Tuesday, 20 May 2014

Excuses, not reasons? How pirates rationalise their behaviours

An exciting area of research principally amongst Criminologists, work into the neutralisations and rationalisations of digital piracy reveal what can thought of as some of the 'excuses' people make to justify their behaviours. Importantly, these behaviours must first of all be interpreted as wrong in order to merit engagement in such rationalising.

A recent article by Smallridge and Roberts (2013) not only summarises this area of research well (certainly better than I just did) but adds to it by including new neutralisation techniques including 'the claim of normalcy', where people point to the large volume of others engaging in digital piracy to make them feel better.

Notably, their study considers movie, music, software, and gaming piracy independently, and concludes that: "There are some differences in neutralization acceptance across piracy type. In addition, some techniques appear to have a stronger impact on certain types of piracy" (p. 136.).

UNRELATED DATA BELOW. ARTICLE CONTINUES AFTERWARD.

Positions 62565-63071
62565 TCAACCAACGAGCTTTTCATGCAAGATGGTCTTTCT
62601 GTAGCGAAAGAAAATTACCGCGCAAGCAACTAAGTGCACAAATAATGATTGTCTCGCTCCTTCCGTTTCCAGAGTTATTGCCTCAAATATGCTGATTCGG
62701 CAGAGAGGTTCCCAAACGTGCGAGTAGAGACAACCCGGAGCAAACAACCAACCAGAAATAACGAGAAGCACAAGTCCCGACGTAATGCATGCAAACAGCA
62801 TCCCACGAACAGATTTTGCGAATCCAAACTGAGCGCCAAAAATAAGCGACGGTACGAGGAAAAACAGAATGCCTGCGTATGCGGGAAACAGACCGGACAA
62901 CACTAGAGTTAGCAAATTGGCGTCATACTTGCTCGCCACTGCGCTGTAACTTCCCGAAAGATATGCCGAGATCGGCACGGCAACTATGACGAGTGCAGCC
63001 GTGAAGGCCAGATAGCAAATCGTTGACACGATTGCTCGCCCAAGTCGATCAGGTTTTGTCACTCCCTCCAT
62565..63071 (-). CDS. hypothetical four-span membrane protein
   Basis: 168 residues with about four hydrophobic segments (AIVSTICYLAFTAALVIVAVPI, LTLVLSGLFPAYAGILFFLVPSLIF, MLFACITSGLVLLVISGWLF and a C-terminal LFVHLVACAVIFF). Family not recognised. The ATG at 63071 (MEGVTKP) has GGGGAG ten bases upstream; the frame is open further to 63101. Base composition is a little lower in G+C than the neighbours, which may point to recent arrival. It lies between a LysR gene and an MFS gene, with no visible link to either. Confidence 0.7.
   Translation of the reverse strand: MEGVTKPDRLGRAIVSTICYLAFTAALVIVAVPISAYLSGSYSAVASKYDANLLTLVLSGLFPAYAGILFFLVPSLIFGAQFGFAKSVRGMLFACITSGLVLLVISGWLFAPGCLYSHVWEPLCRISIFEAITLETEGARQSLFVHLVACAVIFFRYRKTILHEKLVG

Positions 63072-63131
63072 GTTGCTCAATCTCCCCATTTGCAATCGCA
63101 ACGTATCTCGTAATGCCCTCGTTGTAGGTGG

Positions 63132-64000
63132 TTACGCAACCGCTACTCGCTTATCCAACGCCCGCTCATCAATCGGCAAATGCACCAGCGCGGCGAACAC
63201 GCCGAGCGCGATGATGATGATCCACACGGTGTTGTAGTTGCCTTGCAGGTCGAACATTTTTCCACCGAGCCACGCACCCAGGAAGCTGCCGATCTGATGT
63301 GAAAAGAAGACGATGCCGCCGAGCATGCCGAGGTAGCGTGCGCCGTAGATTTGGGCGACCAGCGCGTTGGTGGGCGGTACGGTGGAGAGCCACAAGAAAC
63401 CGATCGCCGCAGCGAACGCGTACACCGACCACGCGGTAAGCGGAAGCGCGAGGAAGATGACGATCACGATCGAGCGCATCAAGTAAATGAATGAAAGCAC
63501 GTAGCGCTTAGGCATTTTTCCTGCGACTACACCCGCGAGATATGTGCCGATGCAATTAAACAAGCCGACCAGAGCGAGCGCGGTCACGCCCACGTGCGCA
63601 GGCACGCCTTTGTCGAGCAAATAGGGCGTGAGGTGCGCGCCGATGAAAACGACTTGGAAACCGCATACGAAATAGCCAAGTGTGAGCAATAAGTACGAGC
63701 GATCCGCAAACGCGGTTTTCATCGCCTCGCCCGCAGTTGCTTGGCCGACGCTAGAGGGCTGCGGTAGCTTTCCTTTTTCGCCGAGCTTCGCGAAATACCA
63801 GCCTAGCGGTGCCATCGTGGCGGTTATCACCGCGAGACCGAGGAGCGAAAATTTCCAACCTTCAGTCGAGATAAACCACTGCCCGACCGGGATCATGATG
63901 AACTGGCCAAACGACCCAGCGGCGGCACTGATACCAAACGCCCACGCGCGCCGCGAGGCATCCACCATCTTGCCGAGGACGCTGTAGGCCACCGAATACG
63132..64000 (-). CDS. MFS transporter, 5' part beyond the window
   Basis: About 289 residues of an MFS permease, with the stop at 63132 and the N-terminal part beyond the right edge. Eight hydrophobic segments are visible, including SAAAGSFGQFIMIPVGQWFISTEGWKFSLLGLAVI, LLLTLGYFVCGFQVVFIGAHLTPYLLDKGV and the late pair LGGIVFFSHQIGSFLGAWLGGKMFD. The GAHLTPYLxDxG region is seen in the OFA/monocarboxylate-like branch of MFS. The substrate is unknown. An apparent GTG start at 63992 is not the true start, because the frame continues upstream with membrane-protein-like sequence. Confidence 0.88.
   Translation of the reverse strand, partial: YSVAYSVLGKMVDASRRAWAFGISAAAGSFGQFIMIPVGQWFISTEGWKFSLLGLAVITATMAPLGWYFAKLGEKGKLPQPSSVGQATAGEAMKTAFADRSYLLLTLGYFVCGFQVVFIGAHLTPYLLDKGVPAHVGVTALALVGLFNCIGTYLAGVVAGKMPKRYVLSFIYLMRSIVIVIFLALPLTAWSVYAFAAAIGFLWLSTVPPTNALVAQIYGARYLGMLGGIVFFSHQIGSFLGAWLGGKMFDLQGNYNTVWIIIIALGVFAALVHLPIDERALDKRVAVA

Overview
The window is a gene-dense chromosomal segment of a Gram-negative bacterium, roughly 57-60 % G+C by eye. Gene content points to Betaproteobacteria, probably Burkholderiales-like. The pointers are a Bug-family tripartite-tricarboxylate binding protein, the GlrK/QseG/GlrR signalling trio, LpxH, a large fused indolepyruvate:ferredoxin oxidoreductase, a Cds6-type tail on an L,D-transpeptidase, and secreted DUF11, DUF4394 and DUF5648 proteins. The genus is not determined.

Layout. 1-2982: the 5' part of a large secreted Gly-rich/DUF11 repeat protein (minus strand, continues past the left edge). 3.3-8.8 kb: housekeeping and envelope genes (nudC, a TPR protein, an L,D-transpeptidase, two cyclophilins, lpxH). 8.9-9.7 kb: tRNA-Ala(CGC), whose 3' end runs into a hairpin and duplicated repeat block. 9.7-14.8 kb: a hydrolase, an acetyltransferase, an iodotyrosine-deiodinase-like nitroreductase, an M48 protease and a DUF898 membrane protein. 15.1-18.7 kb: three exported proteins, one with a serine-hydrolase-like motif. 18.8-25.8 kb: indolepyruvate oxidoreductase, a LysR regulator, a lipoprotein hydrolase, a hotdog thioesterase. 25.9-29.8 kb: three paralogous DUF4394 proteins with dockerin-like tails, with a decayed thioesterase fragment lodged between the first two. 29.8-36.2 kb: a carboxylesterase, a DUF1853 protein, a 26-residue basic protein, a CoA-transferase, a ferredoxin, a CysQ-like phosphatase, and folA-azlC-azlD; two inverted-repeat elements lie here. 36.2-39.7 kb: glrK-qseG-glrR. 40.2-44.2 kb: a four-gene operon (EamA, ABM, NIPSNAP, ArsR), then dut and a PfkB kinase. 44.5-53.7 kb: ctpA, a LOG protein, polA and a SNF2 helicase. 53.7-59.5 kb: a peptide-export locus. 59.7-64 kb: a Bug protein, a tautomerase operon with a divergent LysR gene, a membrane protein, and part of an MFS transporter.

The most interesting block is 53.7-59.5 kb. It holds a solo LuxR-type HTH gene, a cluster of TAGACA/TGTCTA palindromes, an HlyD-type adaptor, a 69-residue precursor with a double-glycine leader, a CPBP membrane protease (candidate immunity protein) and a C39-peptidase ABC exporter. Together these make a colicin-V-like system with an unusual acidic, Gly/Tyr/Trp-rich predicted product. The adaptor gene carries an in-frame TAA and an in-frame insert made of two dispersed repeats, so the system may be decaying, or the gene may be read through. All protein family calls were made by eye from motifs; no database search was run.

The paper also comes from the open-access journal 'International Journal of Cyber Criminology' which means you can read it for free.

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Smallridge, J.L. and Roberts, J.R. (2013). Crime Specific Neutralizations: An Empirical Examination of Four Types of Digital Piracy. International Journal of Cyber Criminology, 7(2), 125-140.

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